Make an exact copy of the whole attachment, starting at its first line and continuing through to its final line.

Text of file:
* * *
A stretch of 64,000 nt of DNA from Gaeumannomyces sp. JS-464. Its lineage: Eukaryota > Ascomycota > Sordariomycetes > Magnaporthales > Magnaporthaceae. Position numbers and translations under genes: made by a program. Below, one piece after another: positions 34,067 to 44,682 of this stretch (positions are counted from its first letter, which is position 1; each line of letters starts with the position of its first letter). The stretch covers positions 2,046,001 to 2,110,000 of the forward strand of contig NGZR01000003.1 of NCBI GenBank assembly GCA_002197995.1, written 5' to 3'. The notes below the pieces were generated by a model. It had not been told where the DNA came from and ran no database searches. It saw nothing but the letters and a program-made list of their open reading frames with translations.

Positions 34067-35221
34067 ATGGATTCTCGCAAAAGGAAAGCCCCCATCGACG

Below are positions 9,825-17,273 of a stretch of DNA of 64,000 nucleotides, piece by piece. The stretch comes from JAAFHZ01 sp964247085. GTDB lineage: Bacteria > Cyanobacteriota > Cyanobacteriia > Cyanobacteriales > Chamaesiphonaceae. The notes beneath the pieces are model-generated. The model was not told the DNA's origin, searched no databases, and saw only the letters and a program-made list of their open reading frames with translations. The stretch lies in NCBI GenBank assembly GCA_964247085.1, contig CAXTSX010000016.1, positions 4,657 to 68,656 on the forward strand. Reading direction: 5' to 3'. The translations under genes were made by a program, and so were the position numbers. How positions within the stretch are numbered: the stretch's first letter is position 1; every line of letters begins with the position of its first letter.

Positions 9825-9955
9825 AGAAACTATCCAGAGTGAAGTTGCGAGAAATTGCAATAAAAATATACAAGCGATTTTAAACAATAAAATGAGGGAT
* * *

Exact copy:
A stretch of 64,000 nt of DNA from Gaeumannomyces sp. JS-464. Its lineage: Eukaryota > Ascomycota > Sordariomycetes > Magnaporthales > Magnaporthaceae. Position numbers and translations under genes: made by a program. Below, one piece after another: positions 34,067 to 44,682 of this stretch (positions are counted from its first letter, which is position 1; each line of letters starts with the position of its first letter). The stretch covers positions 2,046,001 to 2,110,000 of the forward strand of contig NGZR01000003.1 of NCBI GenBank assembly GCA_002197995.1, written 5' to 3'. The notes below the pieces were generated by a model. It had not been told where the DNA came from and ran no database searches. It saw nothing but the letters and a program-made list of their open reading frames with translations.

Positions 34067-35221
34067 ATGGATTCTCGCAAAAGGAAAGCCCCCATCGACG

Below are positions 9,825-17,273 of a stretch of DNA of 64,000 nucleotides, piece by piece. The stretch comes from JAAFHZ01 sp964247085. GTDB lineage: Bacteria > Cyanobacteriota > Cyanobacteriia > Cyanobacteriales > Chamaesiphonaceae. The notes beneath the pieces are model-generated. The model was not told the DNA's origin, searched no databases, and saw only the letters and a program-made list of their open reading frames with translations. The stretch lies in NCBI GenBank assembly GCA_964247085.1, contig CAXTSX010000016.1, positions 4,657 to 68,656 on the forward strand. Reading direction: 5' to 3'. The translations under genes were made by a program, and so were the position numbers. How positions within the stretch are numbered: the stretch's first letter is position 1; every line of letters begins with the position of its first letter.

Positions 9825-9955
9825 AGAAACTATCCAGAGTGAAGTTGCGAGAAATTGCAATAAAAATATACAAGCGATTTTAAACAATAAAATGAGGGAT